But even Tesla has nothing on Berkshire Hathaway Class A shares (NYSE: BRK.A) which are currently quoted at $318,830.06 -a-pop thanks to the company never having split the stock since it went public in the early 1960s. 

In comparison, without periodically splitting its stock, an original Apple share would be worth 56 shares today, meaning its share price would be higher by a factor of 56, or $25,702.88 per share.

One caveat: Although splitting Apple shares will be neutral for shareholders, it will dramatically change its place in the Dow Jones by knocking it from its pedestal as the most influential stock in the benchmark to somewhere in the middle of the pack. That's because the Dow uses the old-fashioned and anachronistic price-weighting mechanism where share price determines the weighting of stocks in the index. Tesla, of course, doesn't have to worry about such issues.

Stock splits have, however, become increasingly less common over the years.

In the past, stock splits used to be a favorite way for companies to chase a target price range for their shares. For instance, in the mid-1980s, it was not uncommon for roughly one-fifth of S&P 500 stocks to split in a given year. But stock splits have become increasingly rare, partly because corporations increasingly prefer to manage the value, not price, of their shares and also due to the growing popularity of fractional stock trading.

Fractional Trading

Nowadays, numerous brokers including Robinhood, Charles Schwab, Interactive Brokers and Fidelity among others allow investors to buy fractions of shares, though the main exchanges still do not. Related: Oilfield Service Companies Are Bailing On The Permian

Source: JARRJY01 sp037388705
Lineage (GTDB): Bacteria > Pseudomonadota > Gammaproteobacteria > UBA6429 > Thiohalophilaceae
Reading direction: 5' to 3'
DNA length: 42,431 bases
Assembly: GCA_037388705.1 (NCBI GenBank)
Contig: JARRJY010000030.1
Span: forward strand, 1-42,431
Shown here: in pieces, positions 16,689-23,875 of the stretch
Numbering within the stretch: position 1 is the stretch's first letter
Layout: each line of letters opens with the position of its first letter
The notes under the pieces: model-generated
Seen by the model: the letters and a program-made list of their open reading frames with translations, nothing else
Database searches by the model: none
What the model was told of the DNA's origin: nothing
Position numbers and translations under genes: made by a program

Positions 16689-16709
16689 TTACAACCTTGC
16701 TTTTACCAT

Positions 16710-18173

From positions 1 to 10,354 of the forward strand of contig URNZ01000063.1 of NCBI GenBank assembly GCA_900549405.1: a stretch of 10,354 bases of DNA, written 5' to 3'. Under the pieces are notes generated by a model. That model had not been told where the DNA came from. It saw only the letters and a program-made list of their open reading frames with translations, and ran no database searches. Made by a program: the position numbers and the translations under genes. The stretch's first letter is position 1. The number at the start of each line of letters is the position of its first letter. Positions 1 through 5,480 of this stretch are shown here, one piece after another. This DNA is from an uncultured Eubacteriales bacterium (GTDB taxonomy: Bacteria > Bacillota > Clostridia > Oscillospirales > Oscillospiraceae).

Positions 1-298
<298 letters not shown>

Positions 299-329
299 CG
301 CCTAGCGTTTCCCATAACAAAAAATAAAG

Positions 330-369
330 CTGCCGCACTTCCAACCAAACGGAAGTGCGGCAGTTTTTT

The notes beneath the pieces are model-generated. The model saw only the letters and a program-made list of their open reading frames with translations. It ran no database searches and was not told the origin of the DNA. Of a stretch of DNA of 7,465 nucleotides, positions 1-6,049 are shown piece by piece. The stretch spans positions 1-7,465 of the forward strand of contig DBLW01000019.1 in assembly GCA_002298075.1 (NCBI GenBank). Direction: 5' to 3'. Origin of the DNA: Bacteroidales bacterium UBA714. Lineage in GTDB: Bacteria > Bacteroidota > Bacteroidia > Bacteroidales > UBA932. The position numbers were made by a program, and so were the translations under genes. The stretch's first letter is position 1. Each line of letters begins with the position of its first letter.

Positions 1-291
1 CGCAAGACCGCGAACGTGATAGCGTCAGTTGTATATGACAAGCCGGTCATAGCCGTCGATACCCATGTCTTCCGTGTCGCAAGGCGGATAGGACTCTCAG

For instance, Apple and Tesla are some of the most popular stocks on Robinhood, with Apple ranking as the most popular stock on the zero-fee trading app over the last 30 days while Tesla is ranked #4 as per Robintrack. If you only own full stocks in both companies, it's easy to calculate how your portfolio will look like after the split. 

However, things get a bit more convoluted for investors with fractional shares because different brokers treat this class of shares differently after a stock split.


Some brokers split both full and fractional shares while others will sell your fractional shares ahead of the split and deposit the money back into your account. Robinhood belongs to the former group. In this case, a Robinhood investor who owns, say, 0.1 of a share in Apple would receive 0.4 of a share still worth ~$45.89 after the split whereas a Tesla shareholder would receive 0.5 of a share that is still worth ~$163.80.

Cash App is another broker that also splits fractional shares.

The good part: If your brokerage liquidates your fractional shares before the split, it should still be simple enough to buy them back after the split.

We advise investors who own fractional shares to contact their brokerages before the splits.

By Alex Kimani for Oilprice.com